I sat down at a filth-blackened table, the wood unpleasantly damp. The table was slightly askew, the result of it resting on water-warped floorboards. Exhausted serving maids walked in the narrow passes between tables, enduring insults and cat calls. A drunken wretch at the table next to mine held out his leg, tripping a hapless server. The mugs of grog she carried fell to the ground and a chorus of whistles rose from the inebriated mob. She slowly got to her feet and returned to the kitchen, not saying a word. Moments later she returned with another bunch of drinks. She passed by me and I saw the glint of blood on her lip.
I went up to my room as soon as I could only to find the bed already occupied by a ragged old man deep in drunken slumber. I didn’t have the heart to throw him out. Standing in the suffocating darkness of the bedchamber, the only sound being the drunk's wet snores, I felt a vague disappointment. Perhaps part of me expected more in lands where humans and dwarves still held sway.
The next morning dawned gray and gloomy, a thick seaborne fog blanketing the streets of Menethil Harbor. The parlor was practically empty when I ventured down from my room. One must expect a certain degree of crudity in a busy seaport, yet Menethil is worse than most. Perhaps it is the fear that infects the place, visible on the anxious faces of the residents. After all, the Scourge (and the Forsaken) are not really that far from the city. I would soon discover that they had more immediate worries at hand.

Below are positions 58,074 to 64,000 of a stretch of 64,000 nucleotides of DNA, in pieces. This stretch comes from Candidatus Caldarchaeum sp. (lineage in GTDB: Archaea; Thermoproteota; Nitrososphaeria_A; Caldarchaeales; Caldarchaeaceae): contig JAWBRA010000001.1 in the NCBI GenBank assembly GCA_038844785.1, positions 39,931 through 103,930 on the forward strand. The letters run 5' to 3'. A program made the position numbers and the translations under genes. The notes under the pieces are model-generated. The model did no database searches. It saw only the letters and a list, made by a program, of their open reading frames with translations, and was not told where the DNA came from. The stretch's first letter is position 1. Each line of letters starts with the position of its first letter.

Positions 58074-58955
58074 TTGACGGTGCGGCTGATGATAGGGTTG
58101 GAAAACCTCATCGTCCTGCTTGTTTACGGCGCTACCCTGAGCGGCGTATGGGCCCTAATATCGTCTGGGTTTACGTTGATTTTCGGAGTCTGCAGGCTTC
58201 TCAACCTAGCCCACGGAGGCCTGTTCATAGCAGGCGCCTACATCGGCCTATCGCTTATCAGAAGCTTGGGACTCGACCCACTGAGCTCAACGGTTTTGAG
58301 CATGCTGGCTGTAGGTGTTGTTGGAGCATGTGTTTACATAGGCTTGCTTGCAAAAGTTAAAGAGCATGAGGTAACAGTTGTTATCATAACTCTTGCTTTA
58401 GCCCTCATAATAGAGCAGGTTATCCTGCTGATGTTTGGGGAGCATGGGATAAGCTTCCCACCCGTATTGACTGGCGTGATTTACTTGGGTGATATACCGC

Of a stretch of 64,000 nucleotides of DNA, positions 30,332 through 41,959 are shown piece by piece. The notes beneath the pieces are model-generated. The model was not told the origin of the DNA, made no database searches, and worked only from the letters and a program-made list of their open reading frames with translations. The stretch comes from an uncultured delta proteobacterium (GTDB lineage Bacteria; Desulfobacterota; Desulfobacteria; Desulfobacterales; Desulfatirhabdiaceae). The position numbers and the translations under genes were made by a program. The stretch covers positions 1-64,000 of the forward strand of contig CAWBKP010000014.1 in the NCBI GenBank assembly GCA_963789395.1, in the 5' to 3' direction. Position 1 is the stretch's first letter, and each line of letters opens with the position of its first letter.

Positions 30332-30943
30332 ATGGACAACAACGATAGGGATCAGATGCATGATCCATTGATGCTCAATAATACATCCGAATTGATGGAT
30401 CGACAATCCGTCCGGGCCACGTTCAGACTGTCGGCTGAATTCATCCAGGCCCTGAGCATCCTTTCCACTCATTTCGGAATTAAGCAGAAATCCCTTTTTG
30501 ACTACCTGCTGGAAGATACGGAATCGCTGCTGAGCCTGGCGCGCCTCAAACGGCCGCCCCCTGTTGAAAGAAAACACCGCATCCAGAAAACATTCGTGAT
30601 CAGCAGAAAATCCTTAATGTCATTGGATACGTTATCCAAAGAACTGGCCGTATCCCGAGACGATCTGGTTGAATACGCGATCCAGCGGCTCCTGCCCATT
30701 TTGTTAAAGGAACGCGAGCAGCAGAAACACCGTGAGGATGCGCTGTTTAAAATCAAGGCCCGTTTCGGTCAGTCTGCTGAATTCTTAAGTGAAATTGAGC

I took a simple breakfast of salted fish and went out into the town, already filling up with people going about their daily business. I went again to the docks where I spotted a young woman in a simple blue dress, looking out to the sea. I recognized her as the waitress who had been hurt the previous night.
“Are you all right? I saw you take a bad fall last night.”
She looked at me, her expression startled.
“Oh! It was nothing, though I thank you for your concern. What’s your name?”
“My name is Livia. Are you from Lordaeron?”
“I guessed as much, you have that look about you. I’m from Andorhal myself. My husband and I fled here once we heard about the fall of the capital.”
“Many refugees seem to have gone here. Many of them have become beggars.”
She shook her head sadly.